https://insidedvla.blog.gov.uk/2016/11/14/driving-with-diabetes-the-facts/

Driving with diabetes: the facts

Given it’s World Diabetes Day today (Monday 14 November) what better time to highlight the potential effects of diabetes mellitus on one aspect of daily life so many people take for granted: driving.

Diabetes mellitus, commonly known as diabetes, is a chronic disease linked to high levels of glucose in the blood.  Statistics show that the number of people with diabetes is increasing every year. The effects on living with diabetes day to day are well known, but what’s not so well known is how diabetes can also affect your driving.

How does diabetes affect your driving?

Millions of people with diabetes live full and busy lives.  For many, being able to drive plays an important part in that.  However, if you have diabetes, there is a risk of developing hypoglycaemia and ‘severe hypoglycaemia’ (a diabetic emergency that will affect your fitness to drive).  Hypoglycaemic episodes can be very sudden events, with symptoms ranging from feeling nauseous to a loss of concentration, and potentially loss of consciousness. An episode of ‘severe hypoglycaemia’ means you’ll need assistance from another person. This is why it’s so important that you keep your diabetes under control.

Treating diabetes

Diabetes can be treated with insulin, tablets and/or diet control – it all depends on the individual. The treatment aims to control your blood glucose levels, and attempt to avoid the extremes of hyper and hypoglycaemia.

Do you need to tell DVLA that you have diabetes?

If you’re keeping your diabetes under control with diet only, then you don’t need to tell DVLA. However, if you're taking medication to control your diabetes, the following applies:

dm-table-for-blog

So, to summarise, it’s a legal requirement to tell DVLA if you have a medical condition that could affect your driving. Of course, telling us doesn’t necessarily mean you’ll lose your licence.  In fact, in the last 2 years, 9 out of 10 car and motorcycle driving licence holders who told us they had diabetes kept their driving licence.

For more information

Ask your GP or healthcare professional or go to https://www.gov.uk/diabetes-driving where you can, depending on your condition, tell DVLA about your diabetes online.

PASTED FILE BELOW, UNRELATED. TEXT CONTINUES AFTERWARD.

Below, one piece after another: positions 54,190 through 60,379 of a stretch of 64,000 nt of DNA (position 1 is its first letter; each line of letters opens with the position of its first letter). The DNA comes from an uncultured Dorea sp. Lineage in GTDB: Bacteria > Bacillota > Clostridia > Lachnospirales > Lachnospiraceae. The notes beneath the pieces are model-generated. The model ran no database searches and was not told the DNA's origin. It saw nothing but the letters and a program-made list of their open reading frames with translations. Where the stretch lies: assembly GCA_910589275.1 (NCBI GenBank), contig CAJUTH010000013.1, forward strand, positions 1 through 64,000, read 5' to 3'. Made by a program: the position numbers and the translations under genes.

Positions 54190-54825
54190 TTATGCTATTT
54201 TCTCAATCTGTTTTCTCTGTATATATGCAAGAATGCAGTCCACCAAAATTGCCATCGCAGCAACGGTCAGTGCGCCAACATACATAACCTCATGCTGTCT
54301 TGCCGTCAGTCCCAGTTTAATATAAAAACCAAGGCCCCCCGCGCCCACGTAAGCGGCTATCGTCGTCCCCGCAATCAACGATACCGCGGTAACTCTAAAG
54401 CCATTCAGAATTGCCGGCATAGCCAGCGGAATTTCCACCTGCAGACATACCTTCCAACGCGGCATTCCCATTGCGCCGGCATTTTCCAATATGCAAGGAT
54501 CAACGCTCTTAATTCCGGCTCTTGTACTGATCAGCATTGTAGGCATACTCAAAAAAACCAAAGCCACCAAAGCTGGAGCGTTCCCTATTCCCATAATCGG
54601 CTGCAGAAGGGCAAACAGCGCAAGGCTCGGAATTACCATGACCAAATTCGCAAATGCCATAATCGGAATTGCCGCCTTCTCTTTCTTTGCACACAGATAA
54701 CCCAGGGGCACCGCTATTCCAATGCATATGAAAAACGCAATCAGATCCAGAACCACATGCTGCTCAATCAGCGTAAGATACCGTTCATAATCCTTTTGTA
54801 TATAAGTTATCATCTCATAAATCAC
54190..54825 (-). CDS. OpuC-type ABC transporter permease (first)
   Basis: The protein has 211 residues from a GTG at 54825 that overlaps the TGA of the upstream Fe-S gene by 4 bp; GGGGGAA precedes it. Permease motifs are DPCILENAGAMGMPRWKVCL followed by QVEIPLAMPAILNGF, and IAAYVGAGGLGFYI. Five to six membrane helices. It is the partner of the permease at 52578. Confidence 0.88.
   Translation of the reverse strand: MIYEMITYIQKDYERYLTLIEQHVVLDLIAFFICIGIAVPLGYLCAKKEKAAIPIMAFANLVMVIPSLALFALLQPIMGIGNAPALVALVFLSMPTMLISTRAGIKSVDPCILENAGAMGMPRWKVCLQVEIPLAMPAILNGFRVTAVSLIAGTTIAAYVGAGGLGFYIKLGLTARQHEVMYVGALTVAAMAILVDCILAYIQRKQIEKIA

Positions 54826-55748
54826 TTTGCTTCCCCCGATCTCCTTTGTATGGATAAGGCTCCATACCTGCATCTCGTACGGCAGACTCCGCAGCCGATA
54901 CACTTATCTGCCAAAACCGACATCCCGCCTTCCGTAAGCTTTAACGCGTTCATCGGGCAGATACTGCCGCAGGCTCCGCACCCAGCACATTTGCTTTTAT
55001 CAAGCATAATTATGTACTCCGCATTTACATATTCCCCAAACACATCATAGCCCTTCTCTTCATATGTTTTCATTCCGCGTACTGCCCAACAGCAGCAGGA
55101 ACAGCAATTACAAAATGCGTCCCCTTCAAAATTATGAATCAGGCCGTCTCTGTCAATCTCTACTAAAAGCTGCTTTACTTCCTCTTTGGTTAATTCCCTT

6 comments

  1. Comment by David Turner-Smith posted on

    It would be helpful to define which tablets can cause hypoglycaemic events. So drivers can be sure if they need to inform DVLA

    • Replies to David Turner-Smith>

      Comment by DVLA digital comms team posted on

      Hi David, if you're unsure about which specific medication might affect your risk of hypoglycaemia and so your ability to drive safely, you should seek advice from the doctor or nurse who looks after your diabetes.

  2. Comment by leslie barrett posted on

    'However if you are taking medication to treat your diabetes the following applies'

    THEN A GREAT BIG BLANK SPACE

    PLEASE send out this email again with the blank space filled in

    • Replies to leslie barrett>

      Comment by DVLA digital comms team posted on

      Hi Leslie, the blank space is actually a table with further info - it doesn't look like you can see it. Here's the info:

      Telling us about your diabetes depends on the type of treatment you receive and what driving licence you hold, for example a group 1 (car or motorcycle) or group 2 (lorry or bus). For diabetes treated by:

      - insulin and for group 1 and 2 licences, you must tell DVLA
      - tablets the situation varies for group 1, as some tablets cause hypoglycaemia, there’s more risk so you need to ask your doctor or healthcare professional about your medication
      - tablets for a group 2 licence, you must tell DVLA
      - diet for group 1 or group 2 licences, you don’t need to tell DVLA

  3. Comment by Fred Holdsworth posted on

    Thanks for the info I'm type 2 and take metformin will that effect my liscence.

    • Replies to Fred Holdsworth>

      Comment by DVLA digital comms team posted on

      Hi Fred, if you're unsure about which specific medication might affect your risk of hypoglycaemia and so your ability to drive safely, you should seek advice from the doctor or nurse who looks after your diabetes.